What is DNS? | How DNS works - thebytewise

Before understanding how DNS works, we need to first know what is IP address. The IP address is a specific address given to any device on the internet, anything like your mobile phone, laptop, servers everything which is connected to any sort of intranet or internet will have its own IP address. When you connect your Laptop to a WIFI router, the router will assign a specific IP to your Laptop and will use it to further identify the Laptop. Just like your laptop, every website hosted on the internet will also have a specific IP address assigned to it.

The DNS also is known as the domain name system, connects the URL to an IP page. When you search for a domain like www.thebytewise.com the DNS sends a query over the internet to match the domain with its corresponding IP address. It's because of the DNS, that you are able to type in the URL (Domain name/hostname) of a website and get to your favorite site, otherwise, you would have to type in the IP address to access that particular website. But here it is the domain name system that does it for you.

Let's take another example of your phone, when you want to call your friend at midnight to talk about your boring life, you first open up the phonebook app and search for you friend's name and then use it to make a call. But what if you didn't have the phonebook app, then you would have to remember each one of your friend's numbers to contact them. Just like the phonebook app on your phone DNS acts like the phonebook of the internet, it matches the domain name/hostname to the IP address linked to it and then takes you to that website.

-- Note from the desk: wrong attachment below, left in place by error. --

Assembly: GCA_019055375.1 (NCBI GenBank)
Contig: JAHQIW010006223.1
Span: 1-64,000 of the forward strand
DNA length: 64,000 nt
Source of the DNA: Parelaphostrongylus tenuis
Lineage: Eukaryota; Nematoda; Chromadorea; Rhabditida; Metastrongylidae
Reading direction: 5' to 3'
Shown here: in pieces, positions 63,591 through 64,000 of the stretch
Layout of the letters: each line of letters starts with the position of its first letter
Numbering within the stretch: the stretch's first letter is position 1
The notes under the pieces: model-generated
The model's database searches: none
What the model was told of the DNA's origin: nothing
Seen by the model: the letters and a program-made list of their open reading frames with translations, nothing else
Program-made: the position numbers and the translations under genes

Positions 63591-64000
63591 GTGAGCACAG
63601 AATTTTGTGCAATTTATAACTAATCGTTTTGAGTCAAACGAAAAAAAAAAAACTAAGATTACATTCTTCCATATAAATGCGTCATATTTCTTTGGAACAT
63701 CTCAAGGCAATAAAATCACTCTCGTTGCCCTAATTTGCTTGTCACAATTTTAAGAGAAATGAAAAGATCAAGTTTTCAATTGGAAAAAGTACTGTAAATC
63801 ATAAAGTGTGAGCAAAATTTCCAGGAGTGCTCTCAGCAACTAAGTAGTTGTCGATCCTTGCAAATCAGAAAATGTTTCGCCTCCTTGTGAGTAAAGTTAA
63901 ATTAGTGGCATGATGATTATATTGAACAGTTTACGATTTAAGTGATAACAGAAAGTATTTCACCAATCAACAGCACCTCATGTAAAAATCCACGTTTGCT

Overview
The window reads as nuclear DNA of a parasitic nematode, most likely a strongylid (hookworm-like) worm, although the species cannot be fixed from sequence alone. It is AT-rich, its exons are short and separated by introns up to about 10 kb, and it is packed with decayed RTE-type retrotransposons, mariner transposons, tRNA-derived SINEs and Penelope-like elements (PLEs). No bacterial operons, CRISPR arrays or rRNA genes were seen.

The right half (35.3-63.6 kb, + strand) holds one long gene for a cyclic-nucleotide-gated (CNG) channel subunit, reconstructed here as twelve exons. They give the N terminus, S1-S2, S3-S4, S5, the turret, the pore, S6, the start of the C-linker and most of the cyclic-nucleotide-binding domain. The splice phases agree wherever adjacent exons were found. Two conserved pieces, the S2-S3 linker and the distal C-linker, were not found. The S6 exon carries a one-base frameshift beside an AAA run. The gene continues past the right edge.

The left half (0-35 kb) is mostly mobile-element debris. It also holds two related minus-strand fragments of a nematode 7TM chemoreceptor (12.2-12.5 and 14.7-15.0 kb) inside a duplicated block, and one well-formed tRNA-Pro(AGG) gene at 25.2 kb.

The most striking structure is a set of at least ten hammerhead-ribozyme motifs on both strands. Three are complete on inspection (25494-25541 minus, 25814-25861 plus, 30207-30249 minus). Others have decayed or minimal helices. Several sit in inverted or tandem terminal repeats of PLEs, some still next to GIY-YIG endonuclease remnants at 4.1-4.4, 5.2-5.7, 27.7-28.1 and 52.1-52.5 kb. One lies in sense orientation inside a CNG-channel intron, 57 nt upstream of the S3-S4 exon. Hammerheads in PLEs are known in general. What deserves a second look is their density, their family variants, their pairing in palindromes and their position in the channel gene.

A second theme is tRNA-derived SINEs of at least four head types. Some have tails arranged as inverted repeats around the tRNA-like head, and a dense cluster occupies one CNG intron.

How exactly do DNS works?


Nameservers actually stored the DNS records which are the actual file that defines the link between a domain and the IP address it is connected to. As we already know the URL of the website is changed to an IP address before accessing it. So there is a server somewhere in the world where all the IP addresses are stored?? Ummm... NO that will be pretty dumb. They are actually distributed over the whole internet. It's not a single server.


The process of loading a page involves 4 DNS servers


  • DNS recursor/DNS recursive resolver The DNS recursor is a server that is designed to take queries from the client's machine using applications like a web browser.

  • Root nameserver The root server is the first step towards resolving (translating) the URL of the page to an IP address.

  • TLD nameserver also known as the Top Level Domain nameserver, is the next step in the search for a specific IP. This nameserver host the last part of a hostname (URL) that is the .com part.

  • Authoritative nameserver/the domain's nameserver is the last step in the search for that IP address. It has access to the requested record, it will return the IP address for the requested hostname (URL) back to the DNS Recursor that made the initial request.

To sum up, the process of loading a website can be divided into 8 steps.


  1. The user types ‘www.thebyetwise.com’ into a web browser and the query travels into the Internet and is received by a DNS recursive resolver.

  2. The resolver then queries a DNS root nameserver (.).

  3. The root server then responds to the resolver with the address of a Top Level Domain (TLD) DNS server (the .com part or .net), which stores the information for its domains. When searching for thebytewise.com, the request is pointed toward the .com TLD.

  4. The resolver then makes a request to the .com TLD.

  5. The TLD server then responds with the IP address of the domain’s nameserver, thebytewise.com.

  6. Lastly, the recursive resolver sends a query to the domain’s nameserver.

  7. The IP address for thebytewise.com is then returned to the resolver from the nameserver.

  8. The DNS resolver then responds to the web browser with the IP address of the domain requested initially.



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